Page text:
Profile last modified 22 Jul 2018
| Created 10 Jul 2018
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Nathaniel was born on 5 October 1765 in the Albermarle Parish of Sussex County, Virginia, the son of Nathaniel Duncan and his wife, Agnes. He married Keziah Kilby, the daughter of Adam Kilby, and they had at least one child, Nathaniel, while living in Georgia.
Nathaniel moved to Pickens District, South Carolina by 1 April 1801 when he purchased 100 acres of land lying on the Georges Creek waters, tributary to the Saluda River. He paid $100 to John Duncan of Washington County, Virginia for the land. The deed states that Nathaniel was living on the land at the time of the purchase. On 4 October 1811, Nathaniel sold the land on Georges Creek to Needham Freeman at the same price that he had paid a decade earlier. Then on 25 March 1823, Needham Freeman sold the piece of land back to Nathaniel; again the price was $100. Two days later, Nathaniel transfers the property to Daniel Duncan for an unrecorded price. Both Daniel and Nathaniel Duncan are enumerated on the same page of the 1820 US Census, and they both are categorized as being over 45 years of age. Therefore, it is likely that Nathaniel was the older brother of Daniel, who was born on 30 April 1768.
In the 1830 US Census, Nathaniel is listed as head of household between the ages of 60 and 70 years. There also is another male between 10 and 15 years old in his home, as well as three females, two between 15 and 20 years of age and one between 50 and 60 years of age. The latter probably was his wife, Keziah, who outlived him.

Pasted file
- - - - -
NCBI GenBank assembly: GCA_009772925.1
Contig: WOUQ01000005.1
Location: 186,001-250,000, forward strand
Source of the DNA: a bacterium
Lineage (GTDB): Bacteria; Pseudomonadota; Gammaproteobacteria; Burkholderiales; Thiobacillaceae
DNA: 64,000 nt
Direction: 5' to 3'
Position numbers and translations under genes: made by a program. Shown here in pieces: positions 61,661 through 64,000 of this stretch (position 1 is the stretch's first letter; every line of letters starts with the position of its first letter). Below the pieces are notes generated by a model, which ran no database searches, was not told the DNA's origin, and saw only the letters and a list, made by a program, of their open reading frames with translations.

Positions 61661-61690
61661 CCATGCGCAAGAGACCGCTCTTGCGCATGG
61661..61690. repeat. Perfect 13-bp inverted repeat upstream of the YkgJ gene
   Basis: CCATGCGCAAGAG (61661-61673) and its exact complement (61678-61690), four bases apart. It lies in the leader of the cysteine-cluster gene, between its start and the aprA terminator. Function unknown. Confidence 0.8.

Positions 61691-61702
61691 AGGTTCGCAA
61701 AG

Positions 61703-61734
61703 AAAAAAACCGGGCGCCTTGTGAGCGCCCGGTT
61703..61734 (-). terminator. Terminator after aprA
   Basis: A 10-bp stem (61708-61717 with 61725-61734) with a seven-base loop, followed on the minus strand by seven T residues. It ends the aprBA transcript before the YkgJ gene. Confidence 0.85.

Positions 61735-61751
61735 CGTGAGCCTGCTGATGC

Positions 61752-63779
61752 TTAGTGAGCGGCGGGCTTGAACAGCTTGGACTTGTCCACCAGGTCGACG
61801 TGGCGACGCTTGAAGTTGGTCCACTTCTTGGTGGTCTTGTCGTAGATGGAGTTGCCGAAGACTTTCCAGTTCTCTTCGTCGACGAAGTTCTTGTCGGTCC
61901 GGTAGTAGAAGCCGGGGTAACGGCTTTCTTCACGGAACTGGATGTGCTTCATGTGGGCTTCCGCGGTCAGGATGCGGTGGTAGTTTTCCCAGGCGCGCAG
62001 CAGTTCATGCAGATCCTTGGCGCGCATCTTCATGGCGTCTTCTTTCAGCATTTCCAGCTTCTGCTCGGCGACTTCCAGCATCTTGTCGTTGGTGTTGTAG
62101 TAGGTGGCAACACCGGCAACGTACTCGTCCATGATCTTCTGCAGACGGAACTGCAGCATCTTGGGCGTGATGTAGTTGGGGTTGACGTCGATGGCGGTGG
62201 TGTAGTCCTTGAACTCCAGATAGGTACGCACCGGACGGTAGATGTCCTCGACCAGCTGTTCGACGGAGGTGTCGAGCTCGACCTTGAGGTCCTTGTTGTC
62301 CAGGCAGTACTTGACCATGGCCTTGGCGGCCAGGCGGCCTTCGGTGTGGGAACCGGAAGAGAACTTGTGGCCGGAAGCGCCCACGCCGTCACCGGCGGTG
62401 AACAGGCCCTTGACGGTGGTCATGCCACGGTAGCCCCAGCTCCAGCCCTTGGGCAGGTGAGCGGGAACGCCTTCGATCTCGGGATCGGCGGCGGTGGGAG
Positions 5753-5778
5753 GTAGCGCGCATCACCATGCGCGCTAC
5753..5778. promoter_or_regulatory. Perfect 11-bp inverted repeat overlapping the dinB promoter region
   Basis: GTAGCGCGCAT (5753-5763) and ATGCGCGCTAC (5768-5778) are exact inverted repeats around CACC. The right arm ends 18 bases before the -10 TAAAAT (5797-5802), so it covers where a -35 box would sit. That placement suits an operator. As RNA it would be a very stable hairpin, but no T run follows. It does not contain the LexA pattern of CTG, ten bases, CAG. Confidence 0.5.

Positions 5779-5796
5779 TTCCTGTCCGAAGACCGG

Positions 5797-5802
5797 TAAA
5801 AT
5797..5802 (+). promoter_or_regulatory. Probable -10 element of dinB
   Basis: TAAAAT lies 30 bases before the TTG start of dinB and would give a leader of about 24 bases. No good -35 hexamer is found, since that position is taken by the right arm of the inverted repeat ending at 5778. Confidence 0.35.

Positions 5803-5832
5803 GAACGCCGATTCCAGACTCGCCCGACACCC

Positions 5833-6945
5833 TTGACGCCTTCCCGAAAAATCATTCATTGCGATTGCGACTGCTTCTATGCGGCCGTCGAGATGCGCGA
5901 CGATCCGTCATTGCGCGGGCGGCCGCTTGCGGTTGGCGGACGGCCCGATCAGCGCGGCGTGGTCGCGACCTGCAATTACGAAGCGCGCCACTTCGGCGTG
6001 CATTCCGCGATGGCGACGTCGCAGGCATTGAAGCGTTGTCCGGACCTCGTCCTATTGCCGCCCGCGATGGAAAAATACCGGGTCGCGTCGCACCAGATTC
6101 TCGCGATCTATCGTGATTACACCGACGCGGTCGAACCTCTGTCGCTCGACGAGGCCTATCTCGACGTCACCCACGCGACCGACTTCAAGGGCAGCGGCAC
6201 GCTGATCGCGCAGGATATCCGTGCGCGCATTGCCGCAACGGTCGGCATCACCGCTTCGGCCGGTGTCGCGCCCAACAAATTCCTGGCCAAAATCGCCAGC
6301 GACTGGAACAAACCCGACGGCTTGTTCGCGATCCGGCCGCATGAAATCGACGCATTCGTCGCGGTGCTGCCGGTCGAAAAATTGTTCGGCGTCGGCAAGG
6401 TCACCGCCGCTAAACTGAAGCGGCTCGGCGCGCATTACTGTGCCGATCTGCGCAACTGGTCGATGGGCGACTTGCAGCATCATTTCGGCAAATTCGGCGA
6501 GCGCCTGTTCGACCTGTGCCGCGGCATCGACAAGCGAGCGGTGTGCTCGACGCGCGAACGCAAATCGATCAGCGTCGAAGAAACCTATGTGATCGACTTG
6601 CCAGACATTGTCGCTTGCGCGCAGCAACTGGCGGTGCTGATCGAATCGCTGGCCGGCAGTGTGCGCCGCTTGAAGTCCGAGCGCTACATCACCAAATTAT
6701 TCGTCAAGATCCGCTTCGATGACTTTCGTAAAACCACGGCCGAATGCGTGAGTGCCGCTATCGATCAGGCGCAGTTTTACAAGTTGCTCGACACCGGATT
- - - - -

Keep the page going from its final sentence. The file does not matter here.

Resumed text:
He died in Pickens County in 1833, and he was lauded in the Pendleton Messenger as "a zealous member of the Methodist Church".
↑ 1.01.1 Boddie, J. B. Births, Deaths and Sponsors - 1717-1778 - from the Albermarle Parish Register of Surry and Sussex Counties of Virginia. Baltimore, MD: Genealogical Publishing Co., 1958. p. 37.
↑ Duncan Association Newsletter, October 1997, Vol. 5, No. 4. []
↑Pickens County Deed Book G, Pickens County, South Carolina, USA; p. 56.
↑Pickens County Deed Book P, Pickens County, South Carolina, USA; p. 455.
↑Pickens County Deed Book Q, Pickens County, South Carolina, USA; p. 113.
↑Pickens County Deed Book Q, Pickens County, South Carolina, USA; p. 381.
↑ "US Census, 1820", database online. Pendleton District, USA; pg. 381; August 7, 1820; National Archives Microfilm M-10, Roll M33_120. []
↑ "US Census, 1830", database online. Pickens District, South Carolina, USA; pg. 293, line 3; National Archives Microfilm M-10. []
↑ Holcomb, Brent. Marriage & Death Notices from Pendleton (S.C.) Messenger -- 1807-1851. Greenville, SC: Southern Historical Press, 1977. p. 40.
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It may be possible to confirm family relationships with Nathaniel by comparing test results with other carriers of his Y-chromosome or his mother's mitochondrial DNA.
However, there are no known yDNA or mtDNA test-takers in his direct paternal or maternal line.
It is likely that these autosomal DNA test-takers will share DNA with Nathaniel: